Wednesday, May 18, 2011

A Gentleman’s Primer . . .

State v. Russell, 2011 VT 36 (mem.)

An aspiring gentleman should cultivate certain traits.  One should know how to dress well, how to choose beverages, how to shine one’s shoes, something about women’s clothing, and something about sports.  One should also be aware of certain social conventions.  For example, on a date, the aspiring gentleman should hold doors for his date, pull out his date’s chair, offer his date his coat if it is cold, not linger too long with the goodnight kiss, listen well, and otherwise be cognizant of his date’s needs.  In a word, the aspiring gentleman should strive to be chivalrous.  

Chivalry, of course, is a most-admirable trait but aspiring gentlemen take note—chivalry does not include stabbing a man who’s made a boorish comment directed at your chap’s lady-friend.  That kind of “chivalry” will get you charged with several serious offenses, and you may even be convicted of one—like aggravated assault.  Such was the case with our protagonist here.

Defendant and some friends were imbibing at a public house.  The victim and the victim’s friend were also partaking in the same establishment.  The victim apparently made an uncouth comment, directed toward one of the Defendant’s companion’s paramour.  The lady was shaken.  Defendant and the lady’s beau confronted the victim and the victim’s friend outside of the public house. 

During a physical engagement, Defendant employed a sharp instrument to his advantage.  The victim’s friend and Defendant’s friend were involved in the scuffle but not stabbed.  Defendant left first, and then Defendant’s companion left.  The victim’s friend drove him to the hospital and called emergency services en route.  The victim was treated for several knife wounds. 

Defendant was charged with two counts of attempted second-degree murder, one count of aggravated assault, and one count of attempted aggravated assault.  He was convicted of aggravated assault and appealed, arguing (1) that the court erred in admitting irrelevant and prejudicial evidence, (2) that the evidence was insufficient, and (3) that the trial court should have included a lesser-included-offense jury instruction.  The SCOV affirmed.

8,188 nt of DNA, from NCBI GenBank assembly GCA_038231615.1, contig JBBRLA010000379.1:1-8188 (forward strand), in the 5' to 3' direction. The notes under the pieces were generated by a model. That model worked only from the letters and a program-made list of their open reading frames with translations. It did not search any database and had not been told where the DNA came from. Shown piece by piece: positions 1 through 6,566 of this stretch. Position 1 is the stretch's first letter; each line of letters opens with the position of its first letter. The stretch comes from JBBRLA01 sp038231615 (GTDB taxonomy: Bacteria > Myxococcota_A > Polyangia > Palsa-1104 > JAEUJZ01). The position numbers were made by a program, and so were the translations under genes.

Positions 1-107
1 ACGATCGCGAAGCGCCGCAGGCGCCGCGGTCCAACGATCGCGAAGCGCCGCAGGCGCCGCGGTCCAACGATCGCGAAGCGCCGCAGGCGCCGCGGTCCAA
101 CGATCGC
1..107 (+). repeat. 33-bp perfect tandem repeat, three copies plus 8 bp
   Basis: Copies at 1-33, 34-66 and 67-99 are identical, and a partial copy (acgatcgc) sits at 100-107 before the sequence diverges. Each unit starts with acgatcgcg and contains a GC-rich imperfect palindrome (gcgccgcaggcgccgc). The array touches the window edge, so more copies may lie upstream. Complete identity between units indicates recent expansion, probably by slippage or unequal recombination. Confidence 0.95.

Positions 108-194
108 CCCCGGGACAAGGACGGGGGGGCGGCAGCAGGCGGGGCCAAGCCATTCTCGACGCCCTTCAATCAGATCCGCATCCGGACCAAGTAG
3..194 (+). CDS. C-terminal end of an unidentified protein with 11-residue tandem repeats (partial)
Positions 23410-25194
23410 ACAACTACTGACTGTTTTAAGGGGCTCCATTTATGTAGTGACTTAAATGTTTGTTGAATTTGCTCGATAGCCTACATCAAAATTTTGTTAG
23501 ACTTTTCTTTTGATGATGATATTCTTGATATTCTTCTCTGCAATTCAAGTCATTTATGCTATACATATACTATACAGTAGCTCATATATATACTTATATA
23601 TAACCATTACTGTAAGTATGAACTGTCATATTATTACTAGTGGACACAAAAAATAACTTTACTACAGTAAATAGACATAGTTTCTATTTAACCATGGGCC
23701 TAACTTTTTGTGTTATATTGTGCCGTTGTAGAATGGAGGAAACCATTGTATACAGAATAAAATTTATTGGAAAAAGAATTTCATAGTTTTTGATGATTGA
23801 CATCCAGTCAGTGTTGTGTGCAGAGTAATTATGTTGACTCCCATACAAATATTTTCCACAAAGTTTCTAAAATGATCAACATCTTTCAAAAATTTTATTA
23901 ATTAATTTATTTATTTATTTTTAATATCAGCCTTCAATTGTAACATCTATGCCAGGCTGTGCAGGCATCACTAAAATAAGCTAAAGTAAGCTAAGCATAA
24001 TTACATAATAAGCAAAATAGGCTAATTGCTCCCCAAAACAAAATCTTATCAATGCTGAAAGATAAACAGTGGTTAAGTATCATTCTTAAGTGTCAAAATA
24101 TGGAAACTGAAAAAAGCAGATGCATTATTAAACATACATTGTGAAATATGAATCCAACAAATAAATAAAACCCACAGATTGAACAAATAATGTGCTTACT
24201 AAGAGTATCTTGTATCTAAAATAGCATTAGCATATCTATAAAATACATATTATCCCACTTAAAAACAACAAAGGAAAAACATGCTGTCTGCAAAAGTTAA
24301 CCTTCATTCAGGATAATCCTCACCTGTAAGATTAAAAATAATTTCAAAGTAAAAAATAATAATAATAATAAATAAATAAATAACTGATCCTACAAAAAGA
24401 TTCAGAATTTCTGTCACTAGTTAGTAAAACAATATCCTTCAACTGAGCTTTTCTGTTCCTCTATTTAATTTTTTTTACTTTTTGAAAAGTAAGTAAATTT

Aggravated assault, under Vermont law, requires specific intent to harm.  The State sought to introduce certain letters that Defendant had written during an unrelated stint in State custody in which he threatened the victim.  The threats were in response to his correspondent’s complaints about her ex-boyfriend, the victim here.  Defendant objected to the letters on the grounds that they were irrelevant and prejudicial, as both the victim and the Defendant claimed not to have recognized each other during the fight.  The trial court allowed parts of the letters to be read at trial, and Defendant was convicted of aggravated assault.

The SCOV noted that the relevance standard is whether the evidence has any tendency to establish or refute the proposition.  In other words, the relevance standard is broad.  The letters were relevant.  The SCOV notes that there was also circumstantial evidence presented at trial that showed the Defendant and the victim knew each other.  On to prejudice.

Relevant evidence can be excluded when its probative value is substantially outweighed by the danger of unfair prejudice.  Here, the SCOV runs the evidence through that familiar balancing test, reasoning that the evidence was highly probative (showed intent), and not unfairly prejudicial (only allowed jury to infer motive).  Accordingly, the SCOV rejected Defendant’s evidentiary argument. 

Defendant also argued that the evidence was insufficient to convict him.  The SCOV did not waste much time with this one.  The standard for a sufficiency-of-the-evidence claim is whether “the evidence, when viewed in the light most favorably to the State and excluding any modifying evidence, fairly and reasonably tends to convince a reasonable trier of fact that the defendant is guilty beyond a reasonable doubt.”  I like to call this the “uh, yeah, good luck” standard.  The SCOV noted that the trial testimony and Defendant’s own admissions tended to establish the elements of the crime.  Accordingly, the SCOV rejected Defendant’s sufficiency-of-the-evidence argument.

Finally, the SCOV addressed Defendant’s argument that the trial court erred when it failed to give a simple-assault-as-a-lesser-included-offense instruction on the aggravated assault count.  The SCOV noted that the only difference in the two offenses is the level of intent.  The SCOV also noted that normally a Defendant is entitled to a lesser-included-offense instruction in this situation, but that right is not absolute.  Because the Defendant drew a knife on an unarmed man at close range and stabbed him multiple times, the SCOV reasoned that the Defendant did not have a right to the instruction. 

So for you aspiring gentlemen out there: just remember that chivalry has limits and those limits should be observed.  Though a well-placed Ralph Lauren scarf may cover that jailhouse “Mom” tattoo on your neck, it is prudent to avoid those entanglements that may lead to the necessity for such sartorial choices.    

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